Excessive daytime sleepiness is a symptom that may further decrease the quality of life of patients with MSA, and, overall, it seems that the information regarding sleepiness in MSA is insufficient and somewhat contradictory in several areas. The goal of this multicenter study was to assess the prevalence, characteristics, and associations of EDS in a large group of patients with MSA and to compare them with those occurring in patients with PD and healthy subject individuals.
This study is a multicenter survey of EDS in consecutive patients with MSA individually matched with patients with PD and healthy subjects without neurologic disorders. The patients and healthy subjects were seen in 12 tertiary care referral centers in Israel and 8 European countries.
Consecutive patients with MSA diagnosed according to the criteria of the consensus statement on the diagnosis of MSA11 and seen at the movement disorders clinic of each participating center were included. Patients with PD diagnosed using standard criteria12 and matched for age, sex, and Hoehn and Yahr (H&Y) stage13 with each patient with MSA were included. In addition, subjects without relevant neurologic disease and matched for age and sex with each patient with MSA were also evaluated. Caregivers of the patients were excluded. Each participating center had to include at least 6 patients with MSA and, as subjects, the same number of patients with PD and healthy individuals matched according to the previously mentioned requirements.
Disease severity for MSA and PD was evaluated using modified H&Y staging and the Schwab and England (S&E) Activities of Daily Living Scale.14 In addition, the motor section (Part III) of the Unified Parkinson Disease Rating Scale (UPDRS-III)15 was used to evaluate motor symptoms in PD, and part II of the Unified Multiple System Atrophy Rating Scale (UMSARS-II) was used to evaluate motor symptoms in MSA.16 Cognition and mood were evaluated using the Mini-Mental State Examination (MMSE)17 and the 17-item Hamilton Depression Rating Scale (HAMD-17).18 Type and amount of dopaminergic treatments, hypnotics, antidepressants, and neuroleptic drugs were recorded in each case. The daily levodopa equivalent dose was calculated according to the formula described by Hobson et al.19
Sleepiness was assessed using the modified Epworth Sleepiness Scale (M-ESS),19 which consists of all the questions from the ESS20 plus 4 additional questions assessing sleepiness in more active situations. When the patient was unable to answer the questionnaire because of cognitive problems, the M-ESS was filled out with the help of the caregiver. To investigate the presence of sleep attacks, we used the Sudden Onset of Sleep (SOS) Scale,19 which asks about how likely the patient is to fall asleep suddenly or unpredictably while doing the activities described in the M-ESS. Because patients with limited physical mobility cannot perform some of the activities described in these scales, we also assessed sleepiness using the Tandberg Sleepiness Scale21 (completed with the help of the caregiver). This scale simply asks about the amount of time a patient spends sleeping during the day, and it has been used often to assess sleepiness in PD.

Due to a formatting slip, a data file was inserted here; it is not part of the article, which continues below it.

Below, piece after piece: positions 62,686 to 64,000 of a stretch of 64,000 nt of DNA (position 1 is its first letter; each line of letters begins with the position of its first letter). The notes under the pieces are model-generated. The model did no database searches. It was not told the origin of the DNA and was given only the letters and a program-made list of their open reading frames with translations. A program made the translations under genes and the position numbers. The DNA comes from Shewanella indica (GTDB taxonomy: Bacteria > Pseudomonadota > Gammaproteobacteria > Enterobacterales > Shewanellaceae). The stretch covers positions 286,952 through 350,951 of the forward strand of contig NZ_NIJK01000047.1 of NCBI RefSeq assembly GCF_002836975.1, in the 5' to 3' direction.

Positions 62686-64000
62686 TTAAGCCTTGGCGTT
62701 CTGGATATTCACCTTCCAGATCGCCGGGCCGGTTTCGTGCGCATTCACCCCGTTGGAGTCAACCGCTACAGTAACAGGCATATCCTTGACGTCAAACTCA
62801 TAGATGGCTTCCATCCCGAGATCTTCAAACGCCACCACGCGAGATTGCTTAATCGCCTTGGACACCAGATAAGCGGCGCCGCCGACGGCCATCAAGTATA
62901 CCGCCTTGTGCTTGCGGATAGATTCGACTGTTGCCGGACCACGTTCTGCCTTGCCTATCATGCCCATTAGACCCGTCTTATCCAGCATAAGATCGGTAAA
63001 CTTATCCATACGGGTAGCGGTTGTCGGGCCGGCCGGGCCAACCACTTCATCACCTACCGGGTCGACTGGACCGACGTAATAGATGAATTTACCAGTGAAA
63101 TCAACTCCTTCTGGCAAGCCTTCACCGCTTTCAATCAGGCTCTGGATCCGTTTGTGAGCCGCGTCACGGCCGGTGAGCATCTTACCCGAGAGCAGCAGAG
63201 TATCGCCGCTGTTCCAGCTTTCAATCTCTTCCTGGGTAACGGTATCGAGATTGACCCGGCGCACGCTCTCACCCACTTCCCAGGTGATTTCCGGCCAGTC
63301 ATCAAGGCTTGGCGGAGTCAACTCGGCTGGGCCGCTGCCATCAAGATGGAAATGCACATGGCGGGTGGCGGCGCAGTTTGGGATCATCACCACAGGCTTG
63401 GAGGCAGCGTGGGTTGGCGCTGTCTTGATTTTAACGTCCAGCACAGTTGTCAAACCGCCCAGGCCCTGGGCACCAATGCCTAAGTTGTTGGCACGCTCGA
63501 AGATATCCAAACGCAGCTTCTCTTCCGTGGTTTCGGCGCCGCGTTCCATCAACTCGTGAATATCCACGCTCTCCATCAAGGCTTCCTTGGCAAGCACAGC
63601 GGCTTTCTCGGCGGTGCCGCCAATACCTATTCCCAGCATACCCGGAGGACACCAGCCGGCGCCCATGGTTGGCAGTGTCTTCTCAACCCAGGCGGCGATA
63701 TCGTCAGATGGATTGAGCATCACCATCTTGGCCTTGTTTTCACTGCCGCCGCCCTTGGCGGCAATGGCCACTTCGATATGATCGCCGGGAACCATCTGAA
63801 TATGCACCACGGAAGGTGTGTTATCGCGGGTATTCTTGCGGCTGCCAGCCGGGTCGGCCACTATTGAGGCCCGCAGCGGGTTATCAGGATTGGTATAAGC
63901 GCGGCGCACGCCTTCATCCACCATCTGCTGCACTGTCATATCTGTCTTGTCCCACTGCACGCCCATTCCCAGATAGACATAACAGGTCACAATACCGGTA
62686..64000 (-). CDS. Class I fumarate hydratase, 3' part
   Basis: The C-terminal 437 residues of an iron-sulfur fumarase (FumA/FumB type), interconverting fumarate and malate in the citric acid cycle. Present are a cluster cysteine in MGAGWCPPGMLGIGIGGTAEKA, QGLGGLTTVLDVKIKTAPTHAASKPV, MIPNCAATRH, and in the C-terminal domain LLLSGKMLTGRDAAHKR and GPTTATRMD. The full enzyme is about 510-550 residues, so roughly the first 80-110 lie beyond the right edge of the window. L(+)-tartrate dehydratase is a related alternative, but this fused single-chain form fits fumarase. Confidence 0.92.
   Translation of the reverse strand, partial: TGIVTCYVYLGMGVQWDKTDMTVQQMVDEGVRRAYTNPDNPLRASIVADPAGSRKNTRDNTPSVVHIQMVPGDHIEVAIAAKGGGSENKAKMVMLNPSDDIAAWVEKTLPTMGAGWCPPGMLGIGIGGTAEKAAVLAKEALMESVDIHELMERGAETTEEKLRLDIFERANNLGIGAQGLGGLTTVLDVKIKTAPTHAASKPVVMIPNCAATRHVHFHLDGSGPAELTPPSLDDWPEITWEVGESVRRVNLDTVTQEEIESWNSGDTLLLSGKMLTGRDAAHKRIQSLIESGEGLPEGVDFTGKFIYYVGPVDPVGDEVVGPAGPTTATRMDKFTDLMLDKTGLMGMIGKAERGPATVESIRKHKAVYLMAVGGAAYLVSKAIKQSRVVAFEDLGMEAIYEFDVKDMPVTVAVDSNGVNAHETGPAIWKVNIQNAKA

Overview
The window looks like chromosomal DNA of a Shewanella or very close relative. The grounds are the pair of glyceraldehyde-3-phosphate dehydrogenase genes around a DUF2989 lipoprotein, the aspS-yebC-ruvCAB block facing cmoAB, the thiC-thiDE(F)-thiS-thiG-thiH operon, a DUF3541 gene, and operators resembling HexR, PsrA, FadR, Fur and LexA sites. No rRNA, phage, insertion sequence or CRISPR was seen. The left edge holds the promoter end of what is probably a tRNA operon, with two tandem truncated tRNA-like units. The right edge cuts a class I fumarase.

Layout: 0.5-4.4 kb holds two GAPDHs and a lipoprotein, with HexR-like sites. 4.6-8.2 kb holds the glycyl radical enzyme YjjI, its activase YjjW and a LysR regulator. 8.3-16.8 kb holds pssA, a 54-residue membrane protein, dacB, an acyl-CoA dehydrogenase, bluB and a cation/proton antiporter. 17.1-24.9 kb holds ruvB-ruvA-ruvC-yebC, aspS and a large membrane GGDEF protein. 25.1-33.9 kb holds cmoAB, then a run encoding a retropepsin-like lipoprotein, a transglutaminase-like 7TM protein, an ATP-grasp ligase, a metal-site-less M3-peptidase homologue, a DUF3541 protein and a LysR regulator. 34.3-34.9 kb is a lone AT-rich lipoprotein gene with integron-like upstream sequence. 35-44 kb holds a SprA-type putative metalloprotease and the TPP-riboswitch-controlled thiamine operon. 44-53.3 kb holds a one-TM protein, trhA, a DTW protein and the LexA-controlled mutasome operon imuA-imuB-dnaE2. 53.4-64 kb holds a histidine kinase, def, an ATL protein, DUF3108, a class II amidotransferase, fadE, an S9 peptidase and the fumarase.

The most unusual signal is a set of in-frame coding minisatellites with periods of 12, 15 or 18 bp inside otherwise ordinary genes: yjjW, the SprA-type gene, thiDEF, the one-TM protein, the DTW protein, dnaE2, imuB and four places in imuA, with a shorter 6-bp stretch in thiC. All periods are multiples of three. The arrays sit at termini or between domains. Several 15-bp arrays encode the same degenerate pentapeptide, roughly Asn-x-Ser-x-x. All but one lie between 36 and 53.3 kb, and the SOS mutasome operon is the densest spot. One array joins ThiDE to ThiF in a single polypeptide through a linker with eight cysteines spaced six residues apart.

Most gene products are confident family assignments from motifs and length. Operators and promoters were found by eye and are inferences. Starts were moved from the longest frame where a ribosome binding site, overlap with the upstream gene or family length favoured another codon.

Nocturnal sleep was assessed using the Pittsburgh Sleep Quality Inventory (PSQI).22 This questionnaire collects information regarding sleep duration, habitual sleep efficiency, sleep latency, presence of breathing problems during sleep, nightmares, sleep fragmentation or insomnia, and use of sleeping pills. We analyzed the PSQI global score and the individual values of several items contained in the inventory, such as sleep duration, sleep latency, habitual sleep efficiency, and frequency of bad dreams, visits to the lavatory, and sleep-disordered breathing (questions 5d and 5e regard “difficulties in breathing and snoring”). We also assessed the presence of restless legs syndrome (RLS) using the International Restless Legs Syndrome Study Group diagnostic criteria.23 Severity of RLS was rated by the patients by answering the following question: “Overall, how would you rate the RLS discomfort in your legs or arms? 4 = very severe; 3 = severe; 2 = moderate; 1 = mild; 0 = none.” Presence of stridor during sleep and its time of appearance in relation to motor symptoms (before, simultaneously, or after the motor symptoms) was also recorded. Because most patients with MSA have RBD when recorded polysomnographically, self-awareness of RBD symptoms is not high in patients with MSA and PD,1 and a widely accepted questionnaire for screening of RBD in neurodegenerative disorders is not yet available; we did not investigate the possible presence of this parasomnia in the present study.